Robert K. G. Temple

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Robert K. G. Temple (born 1945) is an American author best known for his controversial book, The Sirius Mystery (1976; though Temple began writing it in 1967) which presents the idea that the Dogon people preserve the tradition of contact with intelligent extraterrestrial beings from the Sirius star-system. His writings on the Dogon are based on an interpretation of the work of ethnographers Marcel Griaule and Germaine Dieterlen.[1]

Temple received a degree in Oriental Studies and Sanskrit from the University of Pennsylvania in Philadelphia 1965. He was a fellow of the Royal Astronomical Society and an occasional broadcaster with the BBC. He resides in England with his wife Olivia, where they "run a theatrical-design archive, a Romanian cultural foundation, a Green-cement company . . . and a new music mini-label which has just issued 'The Art of the Fugue' by J.S.Bach, played on solo piano."[2]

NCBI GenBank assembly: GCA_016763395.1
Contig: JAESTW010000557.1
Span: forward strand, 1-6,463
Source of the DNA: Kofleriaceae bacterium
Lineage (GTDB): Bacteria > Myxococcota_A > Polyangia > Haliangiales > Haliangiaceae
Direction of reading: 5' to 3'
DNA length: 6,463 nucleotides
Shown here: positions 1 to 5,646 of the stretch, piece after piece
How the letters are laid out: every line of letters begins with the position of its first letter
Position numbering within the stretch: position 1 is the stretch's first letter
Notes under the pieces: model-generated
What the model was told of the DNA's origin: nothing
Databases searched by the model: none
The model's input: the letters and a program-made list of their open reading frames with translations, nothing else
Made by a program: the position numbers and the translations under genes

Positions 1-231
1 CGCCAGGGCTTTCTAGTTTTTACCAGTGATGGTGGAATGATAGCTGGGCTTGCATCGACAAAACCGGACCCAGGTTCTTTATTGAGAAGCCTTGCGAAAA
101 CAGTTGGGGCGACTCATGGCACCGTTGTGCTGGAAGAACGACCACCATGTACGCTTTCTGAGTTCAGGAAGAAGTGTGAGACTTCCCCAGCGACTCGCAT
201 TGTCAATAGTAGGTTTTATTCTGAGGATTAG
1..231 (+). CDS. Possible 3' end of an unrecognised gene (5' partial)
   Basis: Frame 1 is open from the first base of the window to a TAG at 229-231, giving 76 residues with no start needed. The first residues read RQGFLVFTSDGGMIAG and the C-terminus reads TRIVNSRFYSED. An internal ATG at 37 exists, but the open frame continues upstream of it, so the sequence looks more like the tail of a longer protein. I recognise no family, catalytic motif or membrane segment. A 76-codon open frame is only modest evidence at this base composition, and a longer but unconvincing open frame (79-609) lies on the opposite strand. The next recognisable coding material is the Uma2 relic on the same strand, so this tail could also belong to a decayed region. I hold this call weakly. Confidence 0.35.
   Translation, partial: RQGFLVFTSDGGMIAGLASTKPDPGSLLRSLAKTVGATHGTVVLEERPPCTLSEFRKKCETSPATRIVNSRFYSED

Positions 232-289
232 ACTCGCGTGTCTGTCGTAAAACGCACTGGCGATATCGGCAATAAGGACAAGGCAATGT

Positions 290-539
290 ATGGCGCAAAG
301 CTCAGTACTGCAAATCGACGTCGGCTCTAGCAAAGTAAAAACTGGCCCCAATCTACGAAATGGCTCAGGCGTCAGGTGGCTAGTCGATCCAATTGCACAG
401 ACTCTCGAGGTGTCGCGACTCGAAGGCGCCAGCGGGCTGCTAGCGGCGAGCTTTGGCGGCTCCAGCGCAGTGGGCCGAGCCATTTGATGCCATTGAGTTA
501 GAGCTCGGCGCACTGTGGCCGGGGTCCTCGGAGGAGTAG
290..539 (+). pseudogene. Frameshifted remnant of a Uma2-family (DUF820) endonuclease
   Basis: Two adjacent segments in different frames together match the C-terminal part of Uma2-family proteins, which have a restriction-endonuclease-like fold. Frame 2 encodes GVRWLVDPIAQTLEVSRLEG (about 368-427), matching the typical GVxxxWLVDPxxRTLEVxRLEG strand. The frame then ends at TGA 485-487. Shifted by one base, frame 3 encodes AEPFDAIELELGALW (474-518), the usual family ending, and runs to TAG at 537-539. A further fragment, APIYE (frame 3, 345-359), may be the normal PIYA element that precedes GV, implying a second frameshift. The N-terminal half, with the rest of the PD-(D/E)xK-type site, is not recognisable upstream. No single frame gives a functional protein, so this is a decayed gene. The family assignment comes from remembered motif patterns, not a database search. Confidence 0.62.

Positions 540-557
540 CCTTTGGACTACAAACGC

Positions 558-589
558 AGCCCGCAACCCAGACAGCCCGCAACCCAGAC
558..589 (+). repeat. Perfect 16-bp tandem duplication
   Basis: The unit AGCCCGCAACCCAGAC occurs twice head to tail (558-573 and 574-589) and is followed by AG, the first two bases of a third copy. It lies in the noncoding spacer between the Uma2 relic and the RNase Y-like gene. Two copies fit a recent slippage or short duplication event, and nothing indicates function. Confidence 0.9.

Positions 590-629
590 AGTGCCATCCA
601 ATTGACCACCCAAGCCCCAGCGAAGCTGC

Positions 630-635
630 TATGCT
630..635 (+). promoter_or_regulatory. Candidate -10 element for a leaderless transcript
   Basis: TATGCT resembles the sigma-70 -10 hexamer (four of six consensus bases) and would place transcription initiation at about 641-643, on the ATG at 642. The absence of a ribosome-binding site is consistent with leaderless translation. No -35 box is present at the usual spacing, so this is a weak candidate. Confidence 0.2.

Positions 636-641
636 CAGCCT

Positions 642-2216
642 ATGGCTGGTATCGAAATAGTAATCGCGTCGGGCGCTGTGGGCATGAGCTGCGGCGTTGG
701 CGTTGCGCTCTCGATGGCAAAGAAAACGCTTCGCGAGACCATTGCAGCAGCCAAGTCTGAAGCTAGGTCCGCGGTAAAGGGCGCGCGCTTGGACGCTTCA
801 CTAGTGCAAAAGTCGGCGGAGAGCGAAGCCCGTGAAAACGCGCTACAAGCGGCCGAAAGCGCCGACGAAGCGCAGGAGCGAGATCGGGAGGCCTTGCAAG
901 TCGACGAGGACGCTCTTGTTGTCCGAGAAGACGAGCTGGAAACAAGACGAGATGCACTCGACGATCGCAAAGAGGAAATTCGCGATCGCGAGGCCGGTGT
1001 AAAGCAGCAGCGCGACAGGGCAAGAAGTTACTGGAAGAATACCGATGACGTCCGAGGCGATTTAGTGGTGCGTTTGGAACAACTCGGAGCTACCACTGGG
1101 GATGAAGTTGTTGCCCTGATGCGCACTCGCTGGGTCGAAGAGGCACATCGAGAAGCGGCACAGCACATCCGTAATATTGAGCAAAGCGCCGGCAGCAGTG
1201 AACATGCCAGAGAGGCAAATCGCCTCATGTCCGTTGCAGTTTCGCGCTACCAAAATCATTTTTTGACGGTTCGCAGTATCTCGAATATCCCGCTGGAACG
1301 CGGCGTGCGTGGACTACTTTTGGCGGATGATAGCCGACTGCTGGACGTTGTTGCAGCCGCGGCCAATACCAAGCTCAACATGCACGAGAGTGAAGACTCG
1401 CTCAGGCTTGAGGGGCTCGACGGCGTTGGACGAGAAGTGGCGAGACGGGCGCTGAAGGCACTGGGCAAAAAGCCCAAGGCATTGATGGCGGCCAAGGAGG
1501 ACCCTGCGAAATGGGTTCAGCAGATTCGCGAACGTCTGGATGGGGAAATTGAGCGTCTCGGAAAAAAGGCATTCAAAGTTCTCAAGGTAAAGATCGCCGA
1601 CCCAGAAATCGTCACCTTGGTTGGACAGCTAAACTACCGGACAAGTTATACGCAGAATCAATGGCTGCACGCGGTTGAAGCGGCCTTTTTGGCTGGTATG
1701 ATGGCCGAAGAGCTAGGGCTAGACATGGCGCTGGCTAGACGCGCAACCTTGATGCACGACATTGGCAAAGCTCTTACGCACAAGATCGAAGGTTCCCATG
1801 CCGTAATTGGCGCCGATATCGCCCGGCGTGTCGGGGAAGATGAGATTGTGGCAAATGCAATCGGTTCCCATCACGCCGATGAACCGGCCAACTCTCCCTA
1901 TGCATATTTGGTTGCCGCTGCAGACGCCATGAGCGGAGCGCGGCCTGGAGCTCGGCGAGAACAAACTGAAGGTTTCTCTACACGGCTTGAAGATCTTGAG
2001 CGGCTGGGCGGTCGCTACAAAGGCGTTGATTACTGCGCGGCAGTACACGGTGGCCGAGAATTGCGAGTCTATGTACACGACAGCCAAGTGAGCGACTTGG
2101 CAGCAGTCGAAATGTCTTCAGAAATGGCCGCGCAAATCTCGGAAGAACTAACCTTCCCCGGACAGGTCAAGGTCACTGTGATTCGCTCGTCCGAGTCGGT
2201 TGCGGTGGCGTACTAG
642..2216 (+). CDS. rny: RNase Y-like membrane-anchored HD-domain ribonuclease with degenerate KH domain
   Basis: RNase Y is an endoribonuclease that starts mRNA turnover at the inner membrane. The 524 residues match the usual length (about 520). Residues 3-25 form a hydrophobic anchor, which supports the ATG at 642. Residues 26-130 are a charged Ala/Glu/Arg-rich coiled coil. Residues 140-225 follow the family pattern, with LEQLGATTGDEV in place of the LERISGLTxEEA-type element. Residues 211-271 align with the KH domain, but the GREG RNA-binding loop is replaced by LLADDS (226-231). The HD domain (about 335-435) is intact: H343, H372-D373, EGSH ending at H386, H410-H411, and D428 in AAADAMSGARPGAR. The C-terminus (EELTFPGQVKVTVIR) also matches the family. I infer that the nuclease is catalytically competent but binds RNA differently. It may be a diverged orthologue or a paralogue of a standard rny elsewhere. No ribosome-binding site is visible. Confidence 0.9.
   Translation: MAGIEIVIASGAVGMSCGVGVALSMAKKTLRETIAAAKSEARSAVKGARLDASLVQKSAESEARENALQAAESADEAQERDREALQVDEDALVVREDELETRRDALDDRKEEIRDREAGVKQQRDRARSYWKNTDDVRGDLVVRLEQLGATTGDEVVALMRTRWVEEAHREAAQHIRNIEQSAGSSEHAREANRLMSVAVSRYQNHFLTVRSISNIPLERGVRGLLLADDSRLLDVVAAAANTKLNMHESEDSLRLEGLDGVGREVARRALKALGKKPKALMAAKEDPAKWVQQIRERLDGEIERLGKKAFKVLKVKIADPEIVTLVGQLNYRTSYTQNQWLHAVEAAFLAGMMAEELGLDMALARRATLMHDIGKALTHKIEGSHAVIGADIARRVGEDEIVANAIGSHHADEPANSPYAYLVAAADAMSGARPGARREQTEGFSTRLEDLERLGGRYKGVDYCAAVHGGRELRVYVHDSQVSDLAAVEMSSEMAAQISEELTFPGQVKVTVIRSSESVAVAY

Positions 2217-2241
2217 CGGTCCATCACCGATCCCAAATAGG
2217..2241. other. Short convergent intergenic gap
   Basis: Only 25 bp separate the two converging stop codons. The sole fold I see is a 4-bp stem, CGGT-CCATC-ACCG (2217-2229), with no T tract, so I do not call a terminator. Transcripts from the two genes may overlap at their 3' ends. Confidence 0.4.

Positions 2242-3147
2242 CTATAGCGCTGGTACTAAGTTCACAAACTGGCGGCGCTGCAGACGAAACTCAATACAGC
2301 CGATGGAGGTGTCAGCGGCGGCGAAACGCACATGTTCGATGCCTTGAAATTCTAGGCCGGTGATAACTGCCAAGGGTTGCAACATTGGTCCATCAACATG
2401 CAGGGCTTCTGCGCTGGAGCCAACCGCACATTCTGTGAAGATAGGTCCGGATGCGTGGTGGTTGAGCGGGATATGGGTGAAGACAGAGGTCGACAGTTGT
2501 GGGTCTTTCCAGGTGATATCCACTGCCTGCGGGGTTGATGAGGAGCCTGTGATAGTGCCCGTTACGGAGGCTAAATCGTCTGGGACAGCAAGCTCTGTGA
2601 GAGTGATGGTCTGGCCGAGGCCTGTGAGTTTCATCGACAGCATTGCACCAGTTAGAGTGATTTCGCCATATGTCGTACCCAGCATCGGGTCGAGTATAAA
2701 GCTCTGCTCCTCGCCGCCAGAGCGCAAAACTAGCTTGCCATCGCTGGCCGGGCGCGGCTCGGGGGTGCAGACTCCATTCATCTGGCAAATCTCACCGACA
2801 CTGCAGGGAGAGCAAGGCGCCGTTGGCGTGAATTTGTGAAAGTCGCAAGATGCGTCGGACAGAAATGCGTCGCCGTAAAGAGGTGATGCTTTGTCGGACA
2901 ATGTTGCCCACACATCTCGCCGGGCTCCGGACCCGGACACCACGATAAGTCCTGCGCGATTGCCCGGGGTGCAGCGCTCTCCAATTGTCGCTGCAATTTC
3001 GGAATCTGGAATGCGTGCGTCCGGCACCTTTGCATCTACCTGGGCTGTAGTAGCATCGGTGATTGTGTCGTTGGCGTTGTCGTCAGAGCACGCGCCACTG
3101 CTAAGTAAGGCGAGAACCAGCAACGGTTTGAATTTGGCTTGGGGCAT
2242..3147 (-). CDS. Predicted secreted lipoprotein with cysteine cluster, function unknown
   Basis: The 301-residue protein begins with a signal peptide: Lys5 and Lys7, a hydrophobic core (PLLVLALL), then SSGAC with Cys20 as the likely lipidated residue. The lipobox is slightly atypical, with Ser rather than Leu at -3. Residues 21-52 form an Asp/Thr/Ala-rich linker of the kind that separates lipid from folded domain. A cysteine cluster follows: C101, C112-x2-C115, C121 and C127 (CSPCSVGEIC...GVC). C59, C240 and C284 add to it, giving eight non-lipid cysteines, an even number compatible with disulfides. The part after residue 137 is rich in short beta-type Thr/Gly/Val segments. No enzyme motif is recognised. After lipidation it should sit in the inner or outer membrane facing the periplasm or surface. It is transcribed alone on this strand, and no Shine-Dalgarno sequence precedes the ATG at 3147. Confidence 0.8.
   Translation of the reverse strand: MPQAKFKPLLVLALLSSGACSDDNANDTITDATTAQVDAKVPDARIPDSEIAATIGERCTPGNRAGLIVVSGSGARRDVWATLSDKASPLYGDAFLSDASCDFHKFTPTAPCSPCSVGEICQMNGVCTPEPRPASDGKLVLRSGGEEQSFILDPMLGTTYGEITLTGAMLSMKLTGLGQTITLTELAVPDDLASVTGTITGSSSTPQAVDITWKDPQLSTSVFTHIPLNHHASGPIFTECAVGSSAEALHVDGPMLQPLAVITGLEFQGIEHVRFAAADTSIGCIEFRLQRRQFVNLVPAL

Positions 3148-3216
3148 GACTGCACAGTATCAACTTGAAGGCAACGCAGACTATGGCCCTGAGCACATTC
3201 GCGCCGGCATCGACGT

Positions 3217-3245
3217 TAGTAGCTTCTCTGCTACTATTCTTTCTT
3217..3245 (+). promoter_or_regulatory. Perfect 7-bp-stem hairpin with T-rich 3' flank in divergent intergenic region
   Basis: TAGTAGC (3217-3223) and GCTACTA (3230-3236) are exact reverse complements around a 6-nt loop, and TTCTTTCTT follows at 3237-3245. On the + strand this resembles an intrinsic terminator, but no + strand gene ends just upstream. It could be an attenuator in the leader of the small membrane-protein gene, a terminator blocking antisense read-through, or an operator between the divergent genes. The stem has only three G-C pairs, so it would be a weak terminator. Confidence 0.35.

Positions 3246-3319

Other books by Temple include The Genius of China and The Crystal Sun. He has also written several articles for Time-Life, and has contributed to journals such as New Scientist and The Poetry Review. His second most recent book, written with his wife, is The Sphinx Mystery: The Forgotten Origins of the Sanctuary of Anubis published in early 2009 by Inner Traditions.[2][3] His most recent book is Egyptian Dawn published on Sept. 2, 2010 by Century.

See also[edit]


  1. ^ Temple, Robert K. G. (1976). The Sirius Mystery. ISBN 0-09-925744-0. 
  2. ^ a b The Pennsylvania Gazette, May/June 2009, p. 70.
  3. ^ The Sphinx Mystery homepage